6 matches 6 wins 0 losses
By knockout 2 0
By submission 3 0
By decision 1 0
Res. Record Opponent Method Event Date Round Time Location Notes
Win 6–0 Bobbi Jo Dalziel Submission (armbar) PFL 7 October 11, 2019 1 3:32 Las Vegas, Nevada, United States 2019 PFL Women's Lightweight Semifinal bout.
Win 5–0 Morgan Frier Submission (key lock) PFL 4 July 11, 2019 1 3:35 Atlantic City, New Jersey, United States
Win 4–0 Larissa Pacheco Decision (unanimous) PFL 1 May 9, 2019 3 5:00 Uniondale, New York, United States
Win 3–0 Moriel Charneski TKO (punches) PFL 11 December 31, 2018 1 3:39 New York City, New York, United States
Win 2–0 Jozette Cotton TKO (punches) PFL 6 August 16, 2018 3 1:24 Atlantic City, New Jersey, United States
Win 1–0 Brittney Elkin Submission (armbar) PFL 2 June 21, 2018 1 3:18 Chicago, Illinois, United States Lightweight debut.

Judo record[edit]

Result Rec. Opponent Score Event Division Date Location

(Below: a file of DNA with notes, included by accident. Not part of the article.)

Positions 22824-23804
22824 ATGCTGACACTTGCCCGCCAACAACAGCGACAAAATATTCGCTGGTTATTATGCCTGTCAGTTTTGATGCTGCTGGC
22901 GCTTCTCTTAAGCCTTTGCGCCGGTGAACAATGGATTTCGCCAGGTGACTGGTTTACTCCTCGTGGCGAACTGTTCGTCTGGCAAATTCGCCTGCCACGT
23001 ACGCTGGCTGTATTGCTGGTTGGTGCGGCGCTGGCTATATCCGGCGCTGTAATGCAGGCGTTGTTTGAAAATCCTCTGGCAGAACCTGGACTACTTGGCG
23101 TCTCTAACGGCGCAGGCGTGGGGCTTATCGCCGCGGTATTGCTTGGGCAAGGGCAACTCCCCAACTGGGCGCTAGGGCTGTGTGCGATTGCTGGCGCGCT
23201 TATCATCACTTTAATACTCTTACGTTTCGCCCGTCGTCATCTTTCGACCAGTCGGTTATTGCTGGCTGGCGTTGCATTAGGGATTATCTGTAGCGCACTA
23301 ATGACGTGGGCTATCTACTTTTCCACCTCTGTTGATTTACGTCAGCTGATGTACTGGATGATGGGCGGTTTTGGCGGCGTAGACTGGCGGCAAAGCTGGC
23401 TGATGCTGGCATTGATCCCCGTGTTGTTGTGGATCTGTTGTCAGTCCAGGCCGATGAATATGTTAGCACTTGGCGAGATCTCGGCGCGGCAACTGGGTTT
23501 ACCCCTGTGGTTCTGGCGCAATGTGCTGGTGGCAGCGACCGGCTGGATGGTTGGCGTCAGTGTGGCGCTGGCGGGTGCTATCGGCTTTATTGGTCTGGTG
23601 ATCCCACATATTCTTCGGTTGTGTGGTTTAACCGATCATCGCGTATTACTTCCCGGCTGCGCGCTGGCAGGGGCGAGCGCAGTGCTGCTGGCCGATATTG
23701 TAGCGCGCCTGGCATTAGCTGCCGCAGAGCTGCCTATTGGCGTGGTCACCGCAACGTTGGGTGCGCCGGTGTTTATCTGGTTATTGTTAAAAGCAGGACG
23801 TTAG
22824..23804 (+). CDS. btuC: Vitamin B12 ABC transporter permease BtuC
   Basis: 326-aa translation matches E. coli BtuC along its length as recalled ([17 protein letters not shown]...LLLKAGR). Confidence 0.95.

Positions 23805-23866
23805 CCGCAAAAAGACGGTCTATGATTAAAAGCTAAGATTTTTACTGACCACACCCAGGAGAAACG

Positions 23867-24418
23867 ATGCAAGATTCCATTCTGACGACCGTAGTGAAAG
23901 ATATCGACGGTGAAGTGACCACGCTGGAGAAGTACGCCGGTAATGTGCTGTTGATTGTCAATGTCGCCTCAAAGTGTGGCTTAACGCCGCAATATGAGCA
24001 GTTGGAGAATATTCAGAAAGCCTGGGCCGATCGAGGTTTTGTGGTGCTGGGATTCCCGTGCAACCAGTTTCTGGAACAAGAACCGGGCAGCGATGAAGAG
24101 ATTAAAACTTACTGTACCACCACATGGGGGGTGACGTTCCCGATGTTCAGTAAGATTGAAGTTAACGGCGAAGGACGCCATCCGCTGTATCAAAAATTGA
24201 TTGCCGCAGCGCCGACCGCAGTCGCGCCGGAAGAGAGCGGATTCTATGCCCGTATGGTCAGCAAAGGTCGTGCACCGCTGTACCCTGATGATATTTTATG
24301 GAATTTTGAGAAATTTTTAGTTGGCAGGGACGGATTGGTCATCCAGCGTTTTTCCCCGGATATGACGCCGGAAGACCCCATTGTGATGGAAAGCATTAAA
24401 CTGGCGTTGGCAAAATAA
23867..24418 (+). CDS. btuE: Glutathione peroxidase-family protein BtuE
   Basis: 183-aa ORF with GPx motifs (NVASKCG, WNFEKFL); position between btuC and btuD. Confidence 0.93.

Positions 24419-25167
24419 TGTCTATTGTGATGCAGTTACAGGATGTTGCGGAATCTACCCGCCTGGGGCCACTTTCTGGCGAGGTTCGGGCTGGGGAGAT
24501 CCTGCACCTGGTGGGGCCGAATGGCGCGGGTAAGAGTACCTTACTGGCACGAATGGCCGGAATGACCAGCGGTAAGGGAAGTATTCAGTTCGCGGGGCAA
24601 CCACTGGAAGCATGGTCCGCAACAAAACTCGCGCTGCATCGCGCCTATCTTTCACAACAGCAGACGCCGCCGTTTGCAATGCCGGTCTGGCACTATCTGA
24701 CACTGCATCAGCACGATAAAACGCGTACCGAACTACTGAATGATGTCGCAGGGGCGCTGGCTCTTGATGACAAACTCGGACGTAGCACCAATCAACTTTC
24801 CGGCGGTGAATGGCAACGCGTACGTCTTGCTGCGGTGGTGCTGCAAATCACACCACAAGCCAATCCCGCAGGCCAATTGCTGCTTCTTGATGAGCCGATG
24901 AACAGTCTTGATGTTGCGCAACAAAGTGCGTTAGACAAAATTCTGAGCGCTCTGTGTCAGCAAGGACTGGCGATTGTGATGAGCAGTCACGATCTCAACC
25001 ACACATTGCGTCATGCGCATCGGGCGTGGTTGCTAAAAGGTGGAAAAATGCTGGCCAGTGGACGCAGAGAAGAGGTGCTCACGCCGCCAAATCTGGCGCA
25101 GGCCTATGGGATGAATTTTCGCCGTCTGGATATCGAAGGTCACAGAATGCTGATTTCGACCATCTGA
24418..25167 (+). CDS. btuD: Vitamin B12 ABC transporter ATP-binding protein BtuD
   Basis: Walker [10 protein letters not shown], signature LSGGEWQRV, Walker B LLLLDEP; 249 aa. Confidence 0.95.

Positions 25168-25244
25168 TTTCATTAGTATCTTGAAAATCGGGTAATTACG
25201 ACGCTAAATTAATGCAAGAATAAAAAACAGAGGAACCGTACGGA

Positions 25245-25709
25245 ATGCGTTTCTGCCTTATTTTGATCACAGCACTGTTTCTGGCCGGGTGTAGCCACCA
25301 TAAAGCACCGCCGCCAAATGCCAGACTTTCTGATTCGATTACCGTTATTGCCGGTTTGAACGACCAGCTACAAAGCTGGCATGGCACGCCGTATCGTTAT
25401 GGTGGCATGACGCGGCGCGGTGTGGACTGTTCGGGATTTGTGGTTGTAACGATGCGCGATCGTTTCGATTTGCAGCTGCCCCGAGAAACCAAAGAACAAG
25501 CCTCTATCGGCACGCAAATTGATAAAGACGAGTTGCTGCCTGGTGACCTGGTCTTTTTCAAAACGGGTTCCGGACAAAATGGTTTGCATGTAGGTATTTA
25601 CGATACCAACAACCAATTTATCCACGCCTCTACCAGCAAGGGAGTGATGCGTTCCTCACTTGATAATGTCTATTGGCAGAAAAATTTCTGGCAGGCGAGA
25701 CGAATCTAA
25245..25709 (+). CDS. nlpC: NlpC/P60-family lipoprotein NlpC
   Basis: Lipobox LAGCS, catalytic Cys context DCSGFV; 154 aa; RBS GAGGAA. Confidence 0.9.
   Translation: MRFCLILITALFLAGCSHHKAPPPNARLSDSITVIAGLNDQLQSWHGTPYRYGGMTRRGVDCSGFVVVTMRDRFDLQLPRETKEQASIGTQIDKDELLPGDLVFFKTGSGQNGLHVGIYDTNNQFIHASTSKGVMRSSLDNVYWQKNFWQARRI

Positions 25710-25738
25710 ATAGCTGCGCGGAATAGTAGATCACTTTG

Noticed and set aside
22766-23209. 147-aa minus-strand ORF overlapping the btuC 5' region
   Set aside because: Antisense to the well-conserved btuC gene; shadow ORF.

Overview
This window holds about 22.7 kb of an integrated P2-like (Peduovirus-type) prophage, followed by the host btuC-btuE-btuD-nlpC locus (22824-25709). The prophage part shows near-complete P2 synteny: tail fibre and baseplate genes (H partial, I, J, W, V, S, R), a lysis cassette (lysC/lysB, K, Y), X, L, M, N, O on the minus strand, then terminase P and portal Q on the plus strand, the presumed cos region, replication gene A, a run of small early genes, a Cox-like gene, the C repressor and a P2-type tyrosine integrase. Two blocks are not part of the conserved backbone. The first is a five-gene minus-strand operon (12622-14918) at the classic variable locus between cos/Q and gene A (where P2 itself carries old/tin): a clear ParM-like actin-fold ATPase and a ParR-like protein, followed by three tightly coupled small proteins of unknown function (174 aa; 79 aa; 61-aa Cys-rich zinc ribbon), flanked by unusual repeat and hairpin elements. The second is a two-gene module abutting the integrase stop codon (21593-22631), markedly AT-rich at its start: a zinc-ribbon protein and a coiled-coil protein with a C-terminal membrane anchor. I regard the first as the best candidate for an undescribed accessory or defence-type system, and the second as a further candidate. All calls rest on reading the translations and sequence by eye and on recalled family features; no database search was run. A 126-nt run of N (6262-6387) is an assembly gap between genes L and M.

Win 45-7 France Audrey Tcheuméo 100-000 2016 Olympic Games -78 kg August 11, 2016 Brazil Rio de Janeiro
Win 44-7 Slovenia Anamari Velenšek 100-000
Win 43-7 Hungary Abigél Joó 100-000
Win 42-7 China Zhang Zhehui 100-000
Win 41-7 Brazil Mayra Aguiar 100-000 2016 Pan American Championship -78 kg April 24, 2016 Cuba Havana
Win 40-7 Canada Catherine Roberge 100-000
Win 39-7 Venezuela Andrymar Alfonzo 100-000
Loss 38-7 Japan Yoon Hyun-ji 000-010 2015 World Championship -78 kg August 28, 2015 Kazakhstan Astana
Win 38-6 Guatemala Mirla Nolberto 100-000
Win 37-6 Brazil Mayra Aguiar 100-000S1 2015 Pan American Games -78 kg July 14, 2015 Canada Toronto
Win 36-6 Canada Catherine Roberge 100-000S3
Win 35-6 Guatemala Mirla Nolberto 100-000